End of loyalist hunger strike at Magilligan welcomed

Billy McQuiston was one of ten loyalists who went on hunger strike at Magilligan in 1984.
Billy McQuiston was one of ten loyalists who went on hunger strike at Magilligan in 1984.

Douglas Hurd’s Private Secretary wrote to his counterpart in Margaret Thatcher’s office in late 1984 pleased a loyalist hunger strike in Magilligan jail was over, newly declassified state papers reveal.

The strike was conducted intermittently throughout 1984 by ten members of both the UDA and the UVF who were seeking segregation from republicans. Prominent loyalists including former UDA man Billy McQuiston and former UVF man Alan McKenzie were among five strikers who later took the United Kingdom to Europe over their treatment.

On October 9, 1984 Graham Sandiford wrote to Charles Powell - the older brother of Tony Blair’s former apparatchik Jonathan Powell - about the end of the strike.

He advised: “This is to confirm that the ten prisoners at Magilligan prison who had ‘suspended’ their hunger strike for the second time on September 25...said on the evening of Friday, October 5, that the strike was over. This followed a debate in the Northern Ireland Assembly on October 3 and a letter - which made no concessions and made clear that the Government would not make changes in prison arrangements under the duress of a hunger strike, which the Secretary of State sent to Party leaders earlier that day.”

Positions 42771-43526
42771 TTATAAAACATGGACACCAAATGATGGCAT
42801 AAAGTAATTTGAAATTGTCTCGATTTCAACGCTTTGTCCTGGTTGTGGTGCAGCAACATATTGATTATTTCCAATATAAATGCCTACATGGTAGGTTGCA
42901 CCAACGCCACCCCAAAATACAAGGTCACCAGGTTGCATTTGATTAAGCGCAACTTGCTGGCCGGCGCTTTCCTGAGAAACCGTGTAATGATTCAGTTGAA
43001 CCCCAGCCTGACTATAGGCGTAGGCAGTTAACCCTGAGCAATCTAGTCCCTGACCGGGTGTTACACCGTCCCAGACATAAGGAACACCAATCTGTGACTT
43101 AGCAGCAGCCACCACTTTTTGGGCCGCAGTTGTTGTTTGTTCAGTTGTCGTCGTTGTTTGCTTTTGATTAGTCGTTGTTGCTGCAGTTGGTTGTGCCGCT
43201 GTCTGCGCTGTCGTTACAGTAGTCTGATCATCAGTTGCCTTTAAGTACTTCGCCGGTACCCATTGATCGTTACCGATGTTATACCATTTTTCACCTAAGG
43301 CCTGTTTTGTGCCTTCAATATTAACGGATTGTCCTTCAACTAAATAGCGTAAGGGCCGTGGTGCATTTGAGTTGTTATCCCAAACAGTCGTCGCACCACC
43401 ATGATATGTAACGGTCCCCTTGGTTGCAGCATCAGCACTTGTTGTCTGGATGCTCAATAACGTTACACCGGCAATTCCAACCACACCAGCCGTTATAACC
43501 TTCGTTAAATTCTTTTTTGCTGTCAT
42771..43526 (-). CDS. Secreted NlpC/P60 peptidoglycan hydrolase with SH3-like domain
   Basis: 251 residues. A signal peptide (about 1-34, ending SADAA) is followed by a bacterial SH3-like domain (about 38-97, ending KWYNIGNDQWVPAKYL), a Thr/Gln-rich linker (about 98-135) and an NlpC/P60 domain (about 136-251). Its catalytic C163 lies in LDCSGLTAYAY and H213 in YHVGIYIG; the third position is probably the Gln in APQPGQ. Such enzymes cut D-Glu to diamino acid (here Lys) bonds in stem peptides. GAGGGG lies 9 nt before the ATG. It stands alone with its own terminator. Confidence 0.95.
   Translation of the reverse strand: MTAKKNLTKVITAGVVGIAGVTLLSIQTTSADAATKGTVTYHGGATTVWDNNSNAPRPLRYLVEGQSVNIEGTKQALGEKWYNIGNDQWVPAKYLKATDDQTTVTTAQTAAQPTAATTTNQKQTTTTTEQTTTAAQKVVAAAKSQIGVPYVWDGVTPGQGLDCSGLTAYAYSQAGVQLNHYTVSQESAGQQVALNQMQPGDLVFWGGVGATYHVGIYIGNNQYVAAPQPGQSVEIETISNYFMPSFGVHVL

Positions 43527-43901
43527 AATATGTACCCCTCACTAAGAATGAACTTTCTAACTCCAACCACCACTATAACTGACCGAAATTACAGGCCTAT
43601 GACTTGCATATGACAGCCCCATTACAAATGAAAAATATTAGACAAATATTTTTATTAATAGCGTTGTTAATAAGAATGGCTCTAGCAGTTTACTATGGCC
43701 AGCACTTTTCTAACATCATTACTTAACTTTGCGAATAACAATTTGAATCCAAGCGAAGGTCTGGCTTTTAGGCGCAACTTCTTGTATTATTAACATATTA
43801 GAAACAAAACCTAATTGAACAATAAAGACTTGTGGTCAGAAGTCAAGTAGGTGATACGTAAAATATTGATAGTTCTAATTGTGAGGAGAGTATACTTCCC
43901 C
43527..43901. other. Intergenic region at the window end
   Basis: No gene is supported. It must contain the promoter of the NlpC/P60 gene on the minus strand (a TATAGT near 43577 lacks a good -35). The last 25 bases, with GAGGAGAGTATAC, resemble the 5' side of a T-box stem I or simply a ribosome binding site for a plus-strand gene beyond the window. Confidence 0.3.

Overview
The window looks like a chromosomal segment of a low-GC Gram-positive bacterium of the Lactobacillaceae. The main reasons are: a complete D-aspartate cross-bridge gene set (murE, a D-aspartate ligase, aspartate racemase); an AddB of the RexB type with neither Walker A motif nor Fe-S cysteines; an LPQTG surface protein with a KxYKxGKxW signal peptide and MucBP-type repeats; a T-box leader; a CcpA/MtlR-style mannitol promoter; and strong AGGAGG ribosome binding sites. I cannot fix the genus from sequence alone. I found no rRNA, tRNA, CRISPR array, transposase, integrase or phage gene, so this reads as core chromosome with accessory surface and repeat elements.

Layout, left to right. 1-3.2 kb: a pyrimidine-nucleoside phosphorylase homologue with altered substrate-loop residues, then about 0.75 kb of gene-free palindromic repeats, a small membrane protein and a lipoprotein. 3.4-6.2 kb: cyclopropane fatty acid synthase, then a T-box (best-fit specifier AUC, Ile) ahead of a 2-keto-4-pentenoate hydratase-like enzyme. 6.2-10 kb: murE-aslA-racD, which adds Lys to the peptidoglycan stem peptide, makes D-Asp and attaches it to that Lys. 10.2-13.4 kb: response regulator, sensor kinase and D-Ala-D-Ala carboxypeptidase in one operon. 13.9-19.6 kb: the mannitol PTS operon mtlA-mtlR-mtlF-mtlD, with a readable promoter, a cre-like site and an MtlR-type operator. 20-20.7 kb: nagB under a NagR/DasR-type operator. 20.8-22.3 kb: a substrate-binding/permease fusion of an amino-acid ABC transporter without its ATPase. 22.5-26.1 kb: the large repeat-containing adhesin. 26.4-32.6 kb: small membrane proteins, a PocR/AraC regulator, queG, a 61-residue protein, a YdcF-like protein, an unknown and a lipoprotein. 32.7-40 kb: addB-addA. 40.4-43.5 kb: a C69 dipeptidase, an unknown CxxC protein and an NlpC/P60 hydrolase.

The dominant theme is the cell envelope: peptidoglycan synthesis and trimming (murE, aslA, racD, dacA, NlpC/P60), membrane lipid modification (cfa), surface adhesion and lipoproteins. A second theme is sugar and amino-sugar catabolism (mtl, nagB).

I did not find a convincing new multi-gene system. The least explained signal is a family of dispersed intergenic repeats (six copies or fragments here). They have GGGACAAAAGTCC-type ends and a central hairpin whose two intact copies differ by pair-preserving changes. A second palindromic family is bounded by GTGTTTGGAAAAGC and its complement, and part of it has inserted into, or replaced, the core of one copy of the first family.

Mr Sandiford expressed satisfaction the strike was over and the Government had not acceded to the prisoners’ demands, stating: “It is good that the strike has come to an end. No doubt the Loyalist and the Republican paramilitaries will go on looking for opportunities to press for segregation, and the issue is likely to surface again at some stage.”

“But it is useful that in this incident the authority of Government in the prisons has been maintained,” the letter concludes.

Five of the prisoners complained to the European Commission of Human Right that they had “all endured physical assaults and intimidation from republican prisoners housed in the same prison wing” in Magilligan.

They also complained that they were not offered the same treatment as prisoners in the Maze who were segregated.

But in 1986 the Commission ruled: “While there have been episodic incidents of violence in Magilligan prison the degree of violent reaction has been much less. “The Commission does not consider therefore that the situation in these prisons is analagous and thus no question of discrimination arises.”